According to Jay Ellis (2006), the discrepancy between human intention and nature's indifference is the “central problem” of Cormac McCarthy's Blood Meridian, Or the Evening Redness in the West (1985). It is formulated in an early passage on the novel's setting, the American Southwest: “[N]ot again in all the world's turning will there be terrains so wild and barbarous to try whether the stuff of creation may be shaped to man's will or whether his own heart is not another kind of clay” (McCarthy 4–5). While affirming Ellis's claim, this article reconsiders the ways in which the novel “answers” the question of ontological priority between man and nature, that is, product and productivity. The article's claim is that the philosophy of nature underlying the eminently metaphysical monologues of Judge Holden as well as the narrator's renderings of the barren landscape that John Joel Glanton's warring gang of scalp hunters traverses is that of the German nineteenth-century naturalist Lorenz Oken. Drawing on recent work put forward by the speculative realist philosopher Iain Hamilton Grant (2008), the article further argues that Oken's Elements of Physiophilosophy (1809–11) provides a fitting synthesis for Blood Meridian's “central problem.”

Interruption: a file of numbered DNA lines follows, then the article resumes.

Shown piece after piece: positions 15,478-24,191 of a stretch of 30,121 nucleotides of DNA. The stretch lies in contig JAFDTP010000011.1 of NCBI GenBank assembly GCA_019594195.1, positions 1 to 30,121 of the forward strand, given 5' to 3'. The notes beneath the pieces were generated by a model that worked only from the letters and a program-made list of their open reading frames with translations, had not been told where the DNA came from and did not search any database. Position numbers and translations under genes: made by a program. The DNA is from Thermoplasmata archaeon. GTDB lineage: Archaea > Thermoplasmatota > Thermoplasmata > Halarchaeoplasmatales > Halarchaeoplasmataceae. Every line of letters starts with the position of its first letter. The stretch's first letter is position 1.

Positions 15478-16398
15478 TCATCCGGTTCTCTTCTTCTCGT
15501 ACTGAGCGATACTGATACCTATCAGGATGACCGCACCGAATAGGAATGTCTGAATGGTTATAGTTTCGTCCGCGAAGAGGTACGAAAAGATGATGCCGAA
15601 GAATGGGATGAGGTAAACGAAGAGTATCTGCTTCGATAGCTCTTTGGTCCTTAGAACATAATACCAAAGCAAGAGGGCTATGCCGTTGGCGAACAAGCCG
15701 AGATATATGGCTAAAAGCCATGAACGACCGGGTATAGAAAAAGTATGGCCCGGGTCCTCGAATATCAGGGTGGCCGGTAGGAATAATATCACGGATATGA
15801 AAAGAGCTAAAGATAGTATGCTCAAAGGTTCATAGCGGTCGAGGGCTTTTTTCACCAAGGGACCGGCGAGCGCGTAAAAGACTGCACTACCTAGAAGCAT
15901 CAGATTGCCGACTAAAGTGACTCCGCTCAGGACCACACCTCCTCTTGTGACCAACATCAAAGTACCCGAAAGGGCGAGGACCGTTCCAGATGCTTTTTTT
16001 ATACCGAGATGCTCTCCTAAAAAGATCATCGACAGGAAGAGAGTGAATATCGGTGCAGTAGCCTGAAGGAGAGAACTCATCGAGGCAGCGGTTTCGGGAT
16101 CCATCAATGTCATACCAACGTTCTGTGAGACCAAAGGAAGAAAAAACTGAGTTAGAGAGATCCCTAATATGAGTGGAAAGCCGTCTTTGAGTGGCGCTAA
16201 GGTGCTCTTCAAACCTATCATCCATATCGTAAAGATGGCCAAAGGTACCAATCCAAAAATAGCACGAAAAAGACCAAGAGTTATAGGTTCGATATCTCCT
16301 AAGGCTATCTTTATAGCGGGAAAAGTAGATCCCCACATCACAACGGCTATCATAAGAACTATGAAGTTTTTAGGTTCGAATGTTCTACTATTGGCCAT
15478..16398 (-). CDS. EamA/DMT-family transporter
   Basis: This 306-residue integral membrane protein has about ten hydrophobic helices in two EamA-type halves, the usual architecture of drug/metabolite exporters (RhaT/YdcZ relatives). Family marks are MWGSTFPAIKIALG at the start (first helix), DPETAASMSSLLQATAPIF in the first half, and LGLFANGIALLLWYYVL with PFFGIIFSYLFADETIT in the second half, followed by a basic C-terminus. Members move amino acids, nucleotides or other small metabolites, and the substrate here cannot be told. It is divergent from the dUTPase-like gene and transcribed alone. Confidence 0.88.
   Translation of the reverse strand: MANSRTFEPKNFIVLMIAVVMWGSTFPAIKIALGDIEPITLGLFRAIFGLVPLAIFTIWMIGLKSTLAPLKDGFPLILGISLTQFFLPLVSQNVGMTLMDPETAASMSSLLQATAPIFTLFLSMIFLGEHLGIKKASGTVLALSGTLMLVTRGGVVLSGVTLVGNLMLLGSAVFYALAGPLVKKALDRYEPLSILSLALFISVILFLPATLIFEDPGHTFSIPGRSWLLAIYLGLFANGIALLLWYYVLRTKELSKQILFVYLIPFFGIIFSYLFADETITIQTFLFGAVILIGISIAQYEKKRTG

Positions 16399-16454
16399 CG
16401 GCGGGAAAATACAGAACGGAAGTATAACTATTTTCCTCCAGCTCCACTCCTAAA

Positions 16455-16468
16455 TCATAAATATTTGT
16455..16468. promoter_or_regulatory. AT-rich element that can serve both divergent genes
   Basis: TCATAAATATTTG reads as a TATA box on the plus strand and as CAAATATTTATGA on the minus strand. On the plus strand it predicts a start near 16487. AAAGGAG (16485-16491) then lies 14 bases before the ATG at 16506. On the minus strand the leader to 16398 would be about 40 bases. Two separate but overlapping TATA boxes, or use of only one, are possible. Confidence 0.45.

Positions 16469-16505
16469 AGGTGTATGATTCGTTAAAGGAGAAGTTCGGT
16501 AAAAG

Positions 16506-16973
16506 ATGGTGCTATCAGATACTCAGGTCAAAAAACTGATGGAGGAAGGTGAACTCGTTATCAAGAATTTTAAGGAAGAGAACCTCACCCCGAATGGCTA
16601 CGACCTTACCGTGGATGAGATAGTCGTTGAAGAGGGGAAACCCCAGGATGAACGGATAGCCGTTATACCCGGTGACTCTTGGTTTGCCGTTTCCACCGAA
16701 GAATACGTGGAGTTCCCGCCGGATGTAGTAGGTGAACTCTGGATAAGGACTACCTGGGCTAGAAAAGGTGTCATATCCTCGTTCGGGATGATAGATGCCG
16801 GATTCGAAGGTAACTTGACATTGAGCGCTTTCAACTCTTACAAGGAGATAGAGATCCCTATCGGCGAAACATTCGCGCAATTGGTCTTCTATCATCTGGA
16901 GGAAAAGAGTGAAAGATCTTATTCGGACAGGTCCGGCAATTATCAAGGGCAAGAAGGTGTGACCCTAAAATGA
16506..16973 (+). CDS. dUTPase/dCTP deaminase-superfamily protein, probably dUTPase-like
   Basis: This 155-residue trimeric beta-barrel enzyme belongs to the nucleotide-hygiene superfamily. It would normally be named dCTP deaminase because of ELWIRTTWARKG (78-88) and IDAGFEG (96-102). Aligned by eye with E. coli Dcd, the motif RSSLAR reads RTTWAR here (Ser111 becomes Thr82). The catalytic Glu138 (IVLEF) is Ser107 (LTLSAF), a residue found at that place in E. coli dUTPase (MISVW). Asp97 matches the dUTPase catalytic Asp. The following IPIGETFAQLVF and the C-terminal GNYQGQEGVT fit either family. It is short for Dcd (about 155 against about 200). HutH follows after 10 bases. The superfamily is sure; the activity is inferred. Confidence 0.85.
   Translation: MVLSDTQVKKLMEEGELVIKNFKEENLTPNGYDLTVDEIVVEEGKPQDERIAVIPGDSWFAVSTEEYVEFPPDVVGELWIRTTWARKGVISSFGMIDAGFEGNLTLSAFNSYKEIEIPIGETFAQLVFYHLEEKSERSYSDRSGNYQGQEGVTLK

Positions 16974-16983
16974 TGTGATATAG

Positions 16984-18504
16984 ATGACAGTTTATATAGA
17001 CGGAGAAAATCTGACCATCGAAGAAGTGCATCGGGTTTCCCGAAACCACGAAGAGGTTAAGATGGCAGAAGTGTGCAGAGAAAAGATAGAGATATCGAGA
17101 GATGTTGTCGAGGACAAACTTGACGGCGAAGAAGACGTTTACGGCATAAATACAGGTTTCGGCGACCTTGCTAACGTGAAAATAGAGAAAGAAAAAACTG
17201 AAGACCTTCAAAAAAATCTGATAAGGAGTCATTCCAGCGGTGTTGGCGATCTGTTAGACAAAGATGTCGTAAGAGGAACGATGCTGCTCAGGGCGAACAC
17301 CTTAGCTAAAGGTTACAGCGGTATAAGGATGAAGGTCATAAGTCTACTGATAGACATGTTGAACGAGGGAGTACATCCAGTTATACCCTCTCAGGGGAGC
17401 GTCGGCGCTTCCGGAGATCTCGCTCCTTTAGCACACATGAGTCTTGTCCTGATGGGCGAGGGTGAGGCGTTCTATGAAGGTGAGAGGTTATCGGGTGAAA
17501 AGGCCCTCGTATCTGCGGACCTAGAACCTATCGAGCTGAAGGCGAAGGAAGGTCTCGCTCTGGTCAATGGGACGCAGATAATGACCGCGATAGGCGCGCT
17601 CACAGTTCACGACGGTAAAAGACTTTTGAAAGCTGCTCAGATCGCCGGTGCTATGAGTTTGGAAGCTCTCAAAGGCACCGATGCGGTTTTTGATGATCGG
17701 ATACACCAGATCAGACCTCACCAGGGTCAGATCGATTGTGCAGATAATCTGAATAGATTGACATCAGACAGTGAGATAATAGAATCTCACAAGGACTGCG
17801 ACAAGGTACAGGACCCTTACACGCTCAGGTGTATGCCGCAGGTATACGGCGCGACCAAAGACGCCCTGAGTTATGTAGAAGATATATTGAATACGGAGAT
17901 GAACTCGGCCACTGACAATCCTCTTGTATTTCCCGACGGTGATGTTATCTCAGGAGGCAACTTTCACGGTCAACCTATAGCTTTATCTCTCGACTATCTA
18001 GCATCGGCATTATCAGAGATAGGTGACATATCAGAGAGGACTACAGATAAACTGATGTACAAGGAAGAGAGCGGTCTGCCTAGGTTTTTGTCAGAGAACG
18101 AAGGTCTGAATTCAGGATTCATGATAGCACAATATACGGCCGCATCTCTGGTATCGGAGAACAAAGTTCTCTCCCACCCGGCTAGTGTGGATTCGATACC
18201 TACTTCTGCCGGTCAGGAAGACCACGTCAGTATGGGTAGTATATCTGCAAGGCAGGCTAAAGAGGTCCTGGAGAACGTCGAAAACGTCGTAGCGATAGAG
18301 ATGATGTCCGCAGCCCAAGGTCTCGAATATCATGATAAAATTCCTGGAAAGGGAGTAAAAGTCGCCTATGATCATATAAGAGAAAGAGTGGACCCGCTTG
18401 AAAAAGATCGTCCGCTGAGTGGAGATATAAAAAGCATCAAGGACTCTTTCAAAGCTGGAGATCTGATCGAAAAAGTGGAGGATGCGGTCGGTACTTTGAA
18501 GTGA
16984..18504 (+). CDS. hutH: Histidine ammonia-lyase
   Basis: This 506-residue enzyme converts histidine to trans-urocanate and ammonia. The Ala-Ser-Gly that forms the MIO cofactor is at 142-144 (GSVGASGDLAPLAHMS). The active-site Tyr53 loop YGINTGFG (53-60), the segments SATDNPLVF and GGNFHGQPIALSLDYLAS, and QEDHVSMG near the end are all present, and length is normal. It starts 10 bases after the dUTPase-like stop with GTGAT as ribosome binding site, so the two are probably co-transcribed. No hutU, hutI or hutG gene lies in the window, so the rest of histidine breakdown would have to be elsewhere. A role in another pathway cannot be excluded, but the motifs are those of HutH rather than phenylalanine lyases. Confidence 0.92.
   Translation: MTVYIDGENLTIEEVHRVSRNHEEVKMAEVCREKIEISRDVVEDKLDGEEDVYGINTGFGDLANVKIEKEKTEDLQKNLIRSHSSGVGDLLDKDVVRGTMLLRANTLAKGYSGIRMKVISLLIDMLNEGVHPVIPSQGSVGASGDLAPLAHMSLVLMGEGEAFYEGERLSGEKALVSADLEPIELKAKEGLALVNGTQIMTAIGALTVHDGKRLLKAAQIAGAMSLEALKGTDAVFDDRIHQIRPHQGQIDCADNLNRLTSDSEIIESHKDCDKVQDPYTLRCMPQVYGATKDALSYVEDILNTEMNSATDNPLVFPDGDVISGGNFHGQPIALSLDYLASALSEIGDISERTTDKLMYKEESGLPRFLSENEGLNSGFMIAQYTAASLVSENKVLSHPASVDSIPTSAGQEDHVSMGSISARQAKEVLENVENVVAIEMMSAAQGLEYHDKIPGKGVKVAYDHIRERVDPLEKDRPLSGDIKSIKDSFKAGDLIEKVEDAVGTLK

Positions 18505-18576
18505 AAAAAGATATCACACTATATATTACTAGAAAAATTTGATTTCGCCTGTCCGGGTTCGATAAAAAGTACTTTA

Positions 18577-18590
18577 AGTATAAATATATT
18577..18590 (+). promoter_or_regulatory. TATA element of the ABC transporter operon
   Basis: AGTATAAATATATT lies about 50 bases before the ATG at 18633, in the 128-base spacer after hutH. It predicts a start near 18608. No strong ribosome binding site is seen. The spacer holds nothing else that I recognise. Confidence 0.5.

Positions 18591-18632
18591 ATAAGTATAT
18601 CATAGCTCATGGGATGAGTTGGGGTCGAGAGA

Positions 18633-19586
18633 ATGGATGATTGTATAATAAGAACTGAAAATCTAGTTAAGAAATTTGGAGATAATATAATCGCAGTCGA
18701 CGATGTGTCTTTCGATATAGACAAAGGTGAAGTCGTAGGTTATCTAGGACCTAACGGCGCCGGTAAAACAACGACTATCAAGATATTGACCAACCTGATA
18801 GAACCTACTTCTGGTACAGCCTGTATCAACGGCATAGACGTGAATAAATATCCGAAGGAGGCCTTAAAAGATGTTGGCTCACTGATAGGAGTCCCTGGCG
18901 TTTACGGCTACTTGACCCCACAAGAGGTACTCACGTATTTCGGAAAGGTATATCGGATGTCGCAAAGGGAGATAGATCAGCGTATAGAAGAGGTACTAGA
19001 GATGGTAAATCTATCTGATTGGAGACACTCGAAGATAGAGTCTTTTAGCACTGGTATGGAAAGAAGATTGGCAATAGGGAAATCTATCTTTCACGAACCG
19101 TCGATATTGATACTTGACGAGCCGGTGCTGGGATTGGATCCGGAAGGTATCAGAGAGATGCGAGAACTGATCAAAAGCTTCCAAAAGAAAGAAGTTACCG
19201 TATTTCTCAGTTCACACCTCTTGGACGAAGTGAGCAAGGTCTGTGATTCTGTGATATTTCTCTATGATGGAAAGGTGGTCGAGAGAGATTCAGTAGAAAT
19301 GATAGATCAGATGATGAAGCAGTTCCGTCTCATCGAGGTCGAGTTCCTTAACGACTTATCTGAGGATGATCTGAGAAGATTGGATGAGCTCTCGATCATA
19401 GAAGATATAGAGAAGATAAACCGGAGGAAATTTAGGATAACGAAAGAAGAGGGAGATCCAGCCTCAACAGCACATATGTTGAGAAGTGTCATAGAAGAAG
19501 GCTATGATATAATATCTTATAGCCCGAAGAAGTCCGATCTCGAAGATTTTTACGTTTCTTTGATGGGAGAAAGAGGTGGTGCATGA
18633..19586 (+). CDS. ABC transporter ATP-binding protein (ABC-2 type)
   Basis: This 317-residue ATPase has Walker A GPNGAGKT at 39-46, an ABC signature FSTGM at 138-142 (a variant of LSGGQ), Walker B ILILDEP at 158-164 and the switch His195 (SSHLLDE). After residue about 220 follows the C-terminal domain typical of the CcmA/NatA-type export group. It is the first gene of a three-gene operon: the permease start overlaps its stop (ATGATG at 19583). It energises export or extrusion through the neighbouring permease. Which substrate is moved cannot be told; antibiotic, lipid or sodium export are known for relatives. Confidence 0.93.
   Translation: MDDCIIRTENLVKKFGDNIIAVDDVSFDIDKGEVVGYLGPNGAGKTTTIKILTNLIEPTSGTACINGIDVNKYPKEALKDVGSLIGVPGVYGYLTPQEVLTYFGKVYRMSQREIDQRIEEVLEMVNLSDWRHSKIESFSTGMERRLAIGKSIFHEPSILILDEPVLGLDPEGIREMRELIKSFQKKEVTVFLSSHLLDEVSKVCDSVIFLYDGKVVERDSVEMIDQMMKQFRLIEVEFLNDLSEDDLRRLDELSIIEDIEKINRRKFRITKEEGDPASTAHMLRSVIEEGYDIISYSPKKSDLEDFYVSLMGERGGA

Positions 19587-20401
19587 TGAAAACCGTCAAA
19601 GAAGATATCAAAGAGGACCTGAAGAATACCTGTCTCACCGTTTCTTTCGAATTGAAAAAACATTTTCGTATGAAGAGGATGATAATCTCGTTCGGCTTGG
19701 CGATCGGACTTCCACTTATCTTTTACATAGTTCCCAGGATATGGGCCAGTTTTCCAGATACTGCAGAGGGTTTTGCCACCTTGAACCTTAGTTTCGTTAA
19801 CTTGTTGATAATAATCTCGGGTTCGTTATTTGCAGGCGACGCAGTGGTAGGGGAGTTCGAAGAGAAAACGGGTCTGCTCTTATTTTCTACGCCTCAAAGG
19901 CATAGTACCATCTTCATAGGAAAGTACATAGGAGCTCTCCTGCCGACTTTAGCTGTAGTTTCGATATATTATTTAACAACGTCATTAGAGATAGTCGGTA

You do not currently have access to this content.